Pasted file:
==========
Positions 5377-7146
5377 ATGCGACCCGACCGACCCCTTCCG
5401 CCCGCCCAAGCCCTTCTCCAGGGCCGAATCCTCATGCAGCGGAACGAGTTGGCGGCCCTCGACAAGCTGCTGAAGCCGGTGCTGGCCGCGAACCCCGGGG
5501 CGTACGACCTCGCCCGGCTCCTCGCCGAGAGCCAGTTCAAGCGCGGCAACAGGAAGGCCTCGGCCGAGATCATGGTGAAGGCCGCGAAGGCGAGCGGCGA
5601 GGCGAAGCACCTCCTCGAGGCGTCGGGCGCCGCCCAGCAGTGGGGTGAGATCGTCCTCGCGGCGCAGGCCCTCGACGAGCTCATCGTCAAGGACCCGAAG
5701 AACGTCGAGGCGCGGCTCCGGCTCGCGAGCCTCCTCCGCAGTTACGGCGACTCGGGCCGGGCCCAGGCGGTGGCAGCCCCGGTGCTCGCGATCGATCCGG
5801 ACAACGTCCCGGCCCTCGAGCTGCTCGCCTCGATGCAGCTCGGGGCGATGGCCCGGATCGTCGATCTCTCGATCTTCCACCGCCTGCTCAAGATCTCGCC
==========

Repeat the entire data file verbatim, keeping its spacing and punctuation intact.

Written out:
Positions 5377-7146
5377 ATGCGACCCGACCGACCCCTTCCG
5401 CCCGCCCAAGCCCTTCTCCAGGGCCGAATCCTCATGCAGCGGAACGAGTTGGCGGCCCTCGACAAGCTGCTGAAGCCGGTGCTGGCCGCGAACCCCGGGG
5501 CGTACGACCTCGCCCGGCTCCTCGCCGAGAGCCAGTTCAAGCGCGGCAACAGGAAGGCCTCGGCCGAGATCATGGTGAAGGCCGCGAAGGCGAGCGGCGA
5601 GGCGAAGCACCTCCTCGAGGCGTCGGGCGCCGCCCAGCAGTGGGGTGAGATCGTCCTCGCGGCGCAGGCCCTCGACGAGCTCATCGTCAAGGACCCGAAG
5701 AACGTCGAGGCGCGGCTCCGGCTCGCGAGCCTCCTCCGCAGTTACGGCGACTCGGGCCGGGCCCAGGCGGTGGCAGCCCCGGTGCTCGCGATCGATCCGG
5801 ACAACGTCCCGGCCCTCGAGCTGCTCGCCTCGATGCAGCTCGGGGCGATGGCCCGGATCGTCGATCTCTCGATCTTCCACCGCCTGCTCAAGATCTCGCC